Thu 17 Jm2 1435 - 17 April 2014
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Du’aa’ whilst reading Qur'aan

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I read Qur'aan, praise be to Allah, and when I reach mention of the attributes of the believers, I ask Allah to make me one of them; when I reach mention of the attributes of the disbelievers and hypocrites and their fate, I seek refuge with Allah from becoming one of them. After saying this du’aa’, do I have to say Bismillaah again, or can I carry on reading without doing that? Is it permissible to interrupt my reading in order to offer du’aa’?.

Praise be to Allaah.

This is permissible and was done by the Prophet (blessings and peace of Allah be upon him). When he prayed tahajjud at night, when he came to a verse of warning he would seek refuge with Allah, and when he came to a verse of mercy he would ask his Lord for mercy. So there is nothing wrong with that; rather it is mustahabb when praying tahajjud at night and when praying by day, or when reading the Qur'aan outside of prayer. All of that is mustahabb and you do not have to repeat the Basmalah or words seeking refuge with Allah. Rather you may offer this du’aa’ then start reading again, without needing to repeat the words seeking refuge with Allah or the basmalah. All of this applies if you are praying alone in a naafil prayer.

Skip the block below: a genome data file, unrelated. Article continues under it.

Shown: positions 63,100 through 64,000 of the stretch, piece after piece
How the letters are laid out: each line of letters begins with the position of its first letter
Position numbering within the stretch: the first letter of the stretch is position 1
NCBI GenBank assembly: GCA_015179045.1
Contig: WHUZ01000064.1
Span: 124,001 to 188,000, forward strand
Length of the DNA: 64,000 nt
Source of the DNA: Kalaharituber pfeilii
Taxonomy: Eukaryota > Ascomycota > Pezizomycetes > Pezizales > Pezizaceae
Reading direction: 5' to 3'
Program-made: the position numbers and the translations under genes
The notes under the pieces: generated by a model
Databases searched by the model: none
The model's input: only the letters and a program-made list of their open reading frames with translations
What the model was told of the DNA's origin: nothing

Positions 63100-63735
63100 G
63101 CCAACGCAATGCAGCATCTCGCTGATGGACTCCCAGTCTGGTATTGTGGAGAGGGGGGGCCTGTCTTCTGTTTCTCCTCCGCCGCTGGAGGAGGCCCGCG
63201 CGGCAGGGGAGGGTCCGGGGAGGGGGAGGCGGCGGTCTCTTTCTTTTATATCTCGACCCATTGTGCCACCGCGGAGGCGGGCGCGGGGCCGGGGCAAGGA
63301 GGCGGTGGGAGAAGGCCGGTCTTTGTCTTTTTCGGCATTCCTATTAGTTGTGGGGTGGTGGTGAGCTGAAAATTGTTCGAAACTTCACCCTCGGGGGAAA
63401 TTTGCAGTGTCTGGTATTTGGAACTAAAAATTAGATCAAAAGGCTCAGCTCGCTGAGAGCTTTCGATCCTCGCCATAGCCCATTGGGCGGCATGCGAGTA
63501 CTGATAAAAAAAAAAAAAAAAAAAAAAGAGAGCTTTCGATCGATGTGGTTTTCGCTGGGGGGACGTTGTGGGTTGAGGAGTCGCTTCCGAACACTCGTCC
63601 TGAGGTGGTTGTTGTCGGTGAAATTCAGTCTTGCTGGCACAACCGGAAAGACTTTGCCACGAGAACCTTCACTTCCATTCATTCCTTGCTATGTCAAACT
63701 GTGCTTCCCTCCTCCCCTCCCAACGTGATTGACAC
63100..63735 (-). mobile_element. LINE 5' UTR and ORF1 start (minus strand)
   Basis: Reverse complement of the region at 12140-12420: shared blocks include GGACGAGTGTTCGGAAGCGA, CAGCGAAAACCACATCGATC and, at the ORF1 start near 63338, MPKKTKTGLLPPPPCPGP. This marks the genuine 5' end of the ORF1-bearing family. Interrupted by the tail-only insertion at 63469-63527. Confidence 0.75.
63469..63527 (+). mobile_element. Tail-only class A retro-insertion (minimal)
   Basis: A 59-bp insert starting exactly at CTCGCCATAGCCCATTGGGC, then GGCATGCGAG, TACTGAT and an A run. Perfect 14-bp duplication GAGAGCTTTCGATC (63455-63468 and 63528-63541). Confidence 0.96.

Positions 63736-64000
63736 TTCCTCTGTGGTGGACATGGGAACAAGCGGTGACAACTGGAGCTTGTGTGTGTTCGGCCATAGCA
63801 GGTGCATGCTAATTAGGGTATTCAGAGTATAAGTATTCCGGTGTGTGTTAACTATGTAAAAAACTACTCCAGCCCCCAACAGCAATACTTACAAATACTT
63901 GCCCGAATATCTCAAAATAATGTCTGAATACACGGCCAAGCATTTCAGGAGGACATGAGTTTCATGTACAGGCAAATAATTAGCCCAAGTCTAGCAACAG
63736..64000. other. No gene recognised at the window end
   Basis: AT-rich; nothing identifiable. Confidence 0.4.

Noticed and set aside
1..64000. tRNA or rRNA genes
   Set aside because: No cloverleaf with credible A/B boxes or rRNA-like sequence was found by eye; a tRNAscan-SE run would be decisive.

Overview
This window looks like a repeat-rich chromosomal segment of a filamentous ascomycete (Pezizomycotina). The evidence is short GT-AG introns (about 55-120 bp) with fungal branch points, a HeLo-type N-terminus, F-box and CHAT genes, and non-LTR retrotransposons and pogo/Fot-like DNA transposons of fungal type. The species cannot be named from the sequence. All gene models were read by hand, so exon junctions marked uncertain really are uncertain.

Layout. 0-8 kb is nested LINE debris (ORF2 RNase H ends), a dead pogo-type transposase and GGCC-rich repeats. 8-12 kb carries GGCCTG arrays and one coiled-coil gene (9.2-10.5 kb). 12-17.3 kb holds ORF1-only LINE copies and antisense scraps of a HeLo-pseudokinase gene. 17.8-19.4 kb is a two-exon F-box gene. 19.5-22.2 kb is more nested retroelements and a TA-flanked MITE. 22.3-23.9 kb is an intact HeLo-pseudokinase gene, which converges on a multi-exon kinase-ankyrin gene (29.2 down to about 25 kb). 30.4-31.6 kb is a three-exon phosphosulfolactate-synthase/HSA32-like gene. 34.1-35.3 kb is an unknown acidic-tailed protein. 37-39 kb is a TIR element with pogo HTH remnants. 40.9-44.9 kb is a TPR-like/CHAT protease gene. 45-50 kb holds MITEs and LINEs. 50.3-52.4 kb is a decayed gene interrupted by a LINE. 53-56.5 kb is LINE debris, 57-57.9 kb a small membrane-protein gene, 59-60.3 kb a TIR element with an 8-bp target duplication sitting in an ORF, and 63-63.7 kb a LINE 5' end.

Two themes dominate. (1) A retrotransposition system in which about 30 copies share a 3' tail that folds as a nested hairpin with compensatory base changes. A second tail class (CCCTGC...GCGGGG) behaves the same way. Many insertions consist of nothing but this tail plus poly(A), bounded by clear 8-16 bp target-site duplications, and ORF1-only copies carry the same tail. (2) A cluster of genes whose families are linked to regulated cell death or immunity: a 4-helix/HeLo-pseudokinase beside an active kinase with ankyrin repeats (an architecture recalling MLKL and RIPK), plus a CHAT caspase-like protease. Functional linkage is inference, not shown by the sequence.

But if you are offering an obligatory prayer, it is not proven that the Prophet (blessings and peace of Allah be upon him) used to do this in the obligatory prayers. So if you are praying with the imam, you should listen attentively to your imam and not offer these du’aa’s when the imam is reciting. Rather you should remain quiet and listen attentively in the prayers in which Qur'aan is recited out loud. In the prayers in which the recitation is silent, you should recite al-Faatihah and whatever else you can, without saying the du’aa’s that you say in the naafil prayers, because the Messenger (blessings and peace of Allah be upon him) did not do that in the obligatory prayers. Perhaps the reason for that -- and Allah knows best -- is to make it easier for people and not make the prayers too lengthy, because if he were to offer du’aa’ at every verse which mentions mercy and seek refuge with Allah at every verse in which there was a warning, the prayer might become too long and might be too difficult for people. It is by Allah's mercy and His kindness towards His slaves that He did not prescribe that in the obligatory prayers so that the recitation would be uninterrupted and so that the recitation would not be too long for the people. But in the naafil prayers or in tahajjud, or at night or in Duha prayer and other naafil prayers, there is nothing wrong with doing that and the matter is broad in scope. End quote. 

Shaykh ‘Abd al-‘Azeez ibn Baaz (may Allah have mercy on him). 

Fataawa Noor ‘ala al-Darb, 1/334
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